H.R. McMaster Warns 'The Kremlin's Confidence is Growing'—and U.S. Has Failed to Impose Sufficient Costs

The U.S. and its allies have "failed to impose sufficient costs" against Russia for its recent aggressions around the world. Those were the words of National Security Adviser H.R. McMaster Tuesday, in his last public speech before stepping down April 9.

President Donald Trump's top security official said the lack of consequences has emboldened Russian President Vladimir Putin.

McMaster laid the blame for costly attacks in cyberspace and the use of "a military-grade nerve agent in an attempted murder" in the UK last month at Putin's feet. He spoke during an address at an Atlantic Council dinner in Washington D.C.

Outgoing National Security Adviser H.R. McMaster attends a joint news conference in the East Room of the White House April 3, 2018 in Washington, DC. Alex Wong/Getty Images

"The Kremlin's confidence is growing as its agents conduct their sustained campaigns to undermine our confidence in ourselves and in one another," McMaster said, referencing Moscow's cyber intrusions targeting the U.S. energy sector and the billions of dollars in damages caused by last year's NotPetya cyber attack.

The Kremlin's tactics, he said, include "infiltrating social media, spreading propaganda, weaponizing information, and using other forms of subversion and espionage." A 2017 report by key American intelligence agencies found the Kremlin mounted a sophisticated misinformation campaign against the U.S. during the 2016 election.

"Russia employs sophisticated strategies deliberately designed to achieve objectives while falling below the target state's threshold for a military response," McMaster said. "For too long some nations have looked the other way in the face of these threats."

Read more: Trump still doubts Russia's election interference—that's giving a "green light" to Putin, says ex-CIA analyst

McMaster's tough words against Russia stand in contrast to Trump's softer remarks about Putin earlier in the day. "Getting along with Russia is a good thing, not a bad thing," Trump told reporters. He responding to questions about an invitation he extended to Putin to come to the White House on March 20 during a call in which he congratulated the Russian leader on his election victory.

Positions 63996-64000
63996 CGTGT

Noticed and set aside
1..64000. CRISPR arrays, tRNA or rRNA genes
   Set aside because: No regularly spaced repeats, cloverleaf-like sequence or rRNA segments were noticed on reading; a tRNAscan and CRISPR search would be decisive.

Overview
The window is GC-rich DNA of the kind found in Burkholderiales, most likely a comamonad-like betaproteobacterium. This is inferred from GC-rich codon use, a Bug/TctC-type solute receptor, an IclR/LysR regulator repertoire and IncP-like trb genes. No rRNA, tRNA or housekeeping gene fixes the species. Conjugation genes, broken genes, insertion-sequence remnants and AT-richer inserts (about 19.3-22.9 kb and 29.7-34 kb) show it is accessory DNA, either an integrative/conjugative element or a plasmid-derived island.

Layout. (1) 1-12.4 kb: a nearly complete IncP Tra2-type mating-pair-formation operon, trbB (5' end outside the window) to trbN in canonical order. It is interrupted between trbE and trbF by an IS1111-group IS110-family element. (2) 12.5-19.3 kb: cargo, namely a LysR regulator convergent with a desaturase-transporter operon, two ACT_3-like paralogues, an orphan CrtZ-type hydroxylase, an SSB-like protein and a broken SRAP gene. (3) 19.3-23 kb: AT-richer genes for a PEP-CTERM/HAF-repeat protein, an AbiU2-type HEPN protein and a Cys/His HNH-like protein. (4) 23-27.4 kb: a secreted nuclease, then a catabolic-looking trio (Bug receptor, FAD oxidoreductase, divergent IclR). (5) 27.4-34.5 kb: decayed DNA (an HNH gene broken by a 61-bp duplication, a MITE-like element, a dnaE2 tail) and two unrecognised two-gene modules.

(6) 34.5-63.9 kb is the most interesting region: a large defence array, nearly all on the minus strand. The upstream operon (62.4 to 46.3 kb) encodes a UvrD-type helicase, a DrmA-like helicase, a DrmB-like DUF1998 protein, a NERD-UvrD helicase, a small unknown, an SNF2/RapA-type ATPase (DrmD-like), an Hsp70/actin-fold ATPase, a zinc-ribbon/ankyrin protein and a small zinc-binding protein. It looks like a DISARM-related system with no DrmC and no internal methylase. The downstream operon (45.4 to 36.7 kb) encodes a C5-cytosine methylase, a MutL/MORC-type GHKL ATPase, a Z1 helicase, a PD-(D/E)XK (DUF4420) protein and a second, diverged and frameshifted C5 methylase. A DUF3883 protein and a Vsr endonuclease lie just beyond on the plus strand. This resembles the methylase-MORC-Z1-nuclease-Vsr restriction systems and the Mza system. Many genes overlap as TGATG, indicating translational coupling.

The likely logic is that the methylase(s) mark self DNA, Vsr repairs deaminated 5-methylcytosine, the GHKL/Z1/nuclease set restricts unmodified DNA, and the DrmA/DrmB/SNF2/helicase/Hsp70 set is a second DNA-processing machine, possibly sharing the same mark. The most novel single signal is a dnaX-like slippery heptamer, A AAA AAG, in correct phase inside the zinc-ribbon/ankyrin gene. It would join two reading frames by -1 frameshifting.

On March 26 the U.S. joined other countries around the world and expelled 60 Russian diplomats, shutting Moscow's Seattle consulate in response to the March 4 poisoning of a former Russian double agent and his daughter with a nerve-agent in Salisbury, UK. Reports later confirmed that Russia can replace all 60 of those expelled on a case-by-case basis.

Top Trump administration intelligence officials have repeatedly warned that the U.S. is not doing enough to push back on Russian aggression. During testimony before the Senate Intelligence Committee February 13, the heads of the CIA, FBI and NSA, as well as the Director of National Intelligence, confirmed there is no inter-agency strategy to combat Russian election interference despite the upcoming midterm elections. Officials said Russian interference in the U.S. political system is underway right now.

"I believe that President Putin has clearly come to the conclusion there's little price to pay here, and that therefore [he] can continue this activity," said National Security Agency Director Admiral Mike Rogers during a separate Senate hearing days later.

Trump has remained skeptical of Russian interference in the election and called special counsel Robert Mueller's investigation of the matter a political "witch hunt."

On Tuesday McMaster said that "Mr. Putin may believe that he is winning in this new form of warfare," but he argued that Trump has been pushing back by speaking out against authoritarian regimes and cited sanctions the U.S. has imposed on Russian individuals and institutions as proof of concrete action.

Nevertheless, he said the U.S. needs "to impose a high cost in response to cyber aggression," invest in its cyber infrastructure, do more to counter misinformation and work more closely with its allies on these issues.

He also pointed to a threat within the U.S. in that "some journalists, academics, public officials, and saddest of all young people have developed and promulgated idealized, warped views of tyrannical regimes."

McMaster will be replaced by John Bolton, who served as U.S. Ambassador to the United Nations in the administration of President George W. Bush.